#943 – 1946 3c Smithsonian Institution

U.S. #943
3¢ Smithsonian Institution

Issue Date: August 10, 1946
City: Washington, D.C.
Quantity: 139,209,500
Printed by: Bureau of Engraving and Printing
Printing Method: Rotary Press
Perforations:
11 x 10 1/2
Color: Violet brown
 
U.S. #943 commemorates the 100th anniversary of the founding of the Smithsonian Institution. The stamp pictures the Smithsonian Institution and the words, “For the Increase and Diffusion of Knowledge Among Men.” 
 
Founding the Smithsonian
James Smithson (1764-1829), an English scientist who never set foot in America, left his entire estate to the United States to found an “establishment for the increase and diffusion of knowledge among men.” It has never been clear why Smithson left the fortune to a country with which he had no connection. Speculation focuses on his not being allowed to use his family name, due to his illegitimate birth (to the Baronet of Stanwick, north Yorkshire).
 
The estate only passed to the U.S. after Smithson’s first beneficiary, Henry James Hungerford, died without heirs. First accepted by President Andrew Jackson, the fortune ($500,000 American dollars) was placed in a trust for the founding of the Smithsonian Institution, passed by Congress and signed by President Polk in 1846. 
 
Architect James Renwick won the competition to design the building, and construction began in 1847. It was completed in 1855 and is commonly called “the Castle.” After more than 150 years, the institution has grown to 19 museums, one zoo, and nine research centers. Among the most popular are the National Postal Museum, the Air and Space Museum, the Zoological Park, and the Museum of Natural History.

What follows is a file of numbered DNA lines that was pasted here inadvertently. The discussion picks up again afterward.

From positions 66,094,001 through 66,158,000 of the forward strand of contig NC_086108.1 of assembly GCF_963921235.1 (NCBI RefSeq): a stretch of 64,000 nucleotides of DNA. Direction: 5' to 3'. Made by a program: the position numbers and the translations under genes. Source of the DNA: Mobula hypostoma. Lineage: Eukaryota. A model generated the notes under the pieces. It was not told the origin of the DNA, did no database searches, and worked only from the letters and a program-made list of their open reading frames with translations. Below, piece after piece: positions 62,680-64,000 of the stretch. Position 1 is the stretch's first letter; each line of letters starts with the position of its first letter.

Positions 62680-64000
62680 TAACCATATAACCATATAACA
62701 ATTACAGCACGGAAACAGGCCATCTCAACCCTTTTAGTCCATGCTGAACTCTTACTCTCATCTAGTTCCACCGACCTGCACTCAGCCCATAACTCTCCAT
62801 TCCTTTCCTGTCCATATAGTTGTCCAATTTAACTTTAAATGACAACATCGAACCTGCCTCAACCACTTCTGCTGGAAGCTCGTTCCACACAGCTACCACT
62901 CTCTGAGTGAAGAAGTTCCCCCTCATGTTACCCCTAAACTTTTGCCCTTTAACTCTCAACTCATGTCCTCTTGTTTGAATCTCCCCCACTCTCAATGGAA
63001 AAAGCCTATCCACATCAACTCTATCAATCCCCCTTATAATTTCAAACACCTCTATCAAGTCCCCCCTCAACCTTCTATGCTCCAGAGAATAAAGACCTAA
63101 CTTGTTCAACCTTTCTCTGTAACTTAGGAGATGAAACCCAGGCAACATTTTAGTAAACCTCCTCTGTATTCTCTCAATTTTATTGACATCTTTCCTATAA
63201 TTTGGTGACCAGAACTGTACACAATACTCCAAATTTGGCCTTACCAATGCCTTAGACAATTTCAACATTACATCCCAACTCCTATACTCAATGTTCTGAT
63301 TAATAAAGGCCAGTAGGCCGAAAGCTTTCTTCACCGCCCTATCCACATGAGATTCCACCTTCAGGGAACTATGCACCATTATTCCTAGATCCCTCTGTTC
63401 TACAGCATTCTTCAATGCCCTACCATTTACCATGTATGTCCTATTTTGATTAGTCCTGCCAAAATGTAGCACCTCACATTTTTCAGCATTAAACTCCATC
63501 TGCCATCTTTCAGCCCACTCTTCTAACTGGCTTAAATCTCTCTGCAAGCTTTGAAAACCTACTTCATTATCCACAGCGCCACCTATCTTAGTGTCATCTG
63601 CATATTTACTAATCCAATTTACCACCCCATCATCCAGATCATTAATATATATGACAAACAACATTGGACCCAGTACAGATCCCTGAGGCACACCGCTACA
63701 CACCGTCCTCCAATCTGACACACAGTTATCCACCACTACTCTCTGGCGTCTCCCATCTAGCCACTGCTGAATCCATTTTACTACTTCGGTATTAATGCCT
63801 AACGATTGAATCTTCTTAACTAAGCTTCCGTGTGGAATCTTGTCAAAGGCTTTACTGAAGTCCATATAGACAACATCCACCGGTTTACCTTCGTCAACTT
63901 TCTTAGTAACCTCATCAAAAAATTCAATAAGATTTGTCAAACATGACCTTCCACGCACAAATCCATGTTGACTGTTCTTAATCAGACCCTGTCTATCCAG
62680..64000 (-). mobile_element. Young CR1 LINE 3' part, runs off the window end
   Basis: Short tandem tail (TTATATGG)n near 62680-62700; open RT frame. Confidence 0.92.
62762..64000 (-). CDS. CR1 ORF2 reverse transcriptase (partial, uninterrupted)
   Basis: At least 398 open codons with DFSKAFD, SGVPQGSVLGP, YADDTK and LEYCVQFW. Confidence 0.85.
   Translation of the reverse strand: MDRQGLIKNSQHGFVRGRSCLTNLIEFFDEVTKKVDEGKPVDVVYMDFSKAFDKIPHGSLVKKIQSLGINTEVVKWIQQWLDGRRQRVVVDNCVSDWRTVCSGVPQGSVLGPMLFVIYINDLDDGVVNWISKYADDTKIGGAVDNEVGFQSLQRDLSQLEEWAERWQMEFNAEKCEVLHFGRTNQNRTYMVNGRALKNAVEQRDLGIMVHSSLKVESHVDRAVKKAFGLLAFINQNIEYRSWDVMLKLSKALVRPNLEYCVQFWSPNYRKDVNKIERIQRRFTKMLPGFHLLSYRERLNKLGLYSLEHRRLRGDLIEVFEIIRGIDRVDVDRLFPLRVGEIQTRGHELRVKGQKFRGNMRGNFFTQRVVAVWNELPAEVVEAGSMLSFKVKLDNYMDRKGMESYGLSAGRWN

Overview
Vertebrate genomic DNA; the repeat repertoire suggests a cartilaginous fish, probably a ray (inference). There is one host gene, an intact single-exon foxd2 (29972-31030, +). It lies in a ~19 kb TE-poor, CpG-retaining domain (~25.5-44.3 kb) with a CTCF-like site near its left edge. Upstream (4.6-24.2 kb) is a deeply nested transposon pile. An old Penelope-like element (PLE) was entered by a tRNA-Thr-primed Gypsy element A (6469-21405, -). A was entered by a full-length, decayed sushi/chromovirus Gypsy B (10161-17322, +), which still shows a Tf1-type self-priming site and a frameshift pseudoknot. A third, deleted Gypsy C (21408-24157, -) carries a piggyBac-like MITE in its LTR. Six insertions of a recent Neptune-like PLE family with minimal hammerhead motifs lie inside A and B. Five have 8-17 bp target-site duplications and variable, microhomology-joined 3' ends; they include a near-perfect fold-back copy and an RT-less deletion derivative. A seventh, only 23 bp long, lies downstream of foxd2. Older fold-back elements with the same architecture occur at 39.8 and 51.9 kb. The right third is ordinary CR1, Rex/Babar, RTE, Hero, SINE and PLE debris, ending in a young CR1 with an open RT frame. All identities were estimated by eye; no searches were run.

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U.S. #943
3¢ Smithsonian Institution

Issue Date: August 10, 1946
City: Washington, D.C.
Quantity: 139,209,500
Printed by: Bureau of Engraving and Printing
Printing Method: Rotary Press
Perforations:
11 x 10 1/2
Color: Violet brown
 
U.S. #943 commemorates the 100th anniversary of the founding of the Smithsonian Institution. The stamp pictures the Smithsonian Institution and the words, “For the Increase and Diffusion of Knowledge Among Men.” 
 
Founding the Smithsonian
James Smithson (1764-1829), an English scientist who never set foot in America, left his entire estate to the United States to found an “establishment for the increase and diffusion of knowledge among men.” It has never been clear why Smithson left the fortune to a country with which he had no connection. Speculation focuses on his not being allowed to use his family name, due to his illegitimate birth (to the Baronet of Stanwick, north Yorkshire).
 
The estate only passed to the U.S. after Smithson’s first beneficiary, Henry James Hungerford, died without heirs. First accepted by President Andrew Jackson, the fortune ($500,000 American dollars) was placed in a trust for the founding of the Smithsonian Institution, passed by Congress and signed by President Polk in 1846. 
 
Architect James Renwick won the competition to design the building, and construction began in 1847. It was completed in 1855 and is commonly called “the Castle.” After more than 150 years, the institution has grown to 19 museums, one zoo, and nine research centers. Among the most popular are the National Postal Museum, the Air and Space Museum, the Zoological Park, and the Museum of Natural History.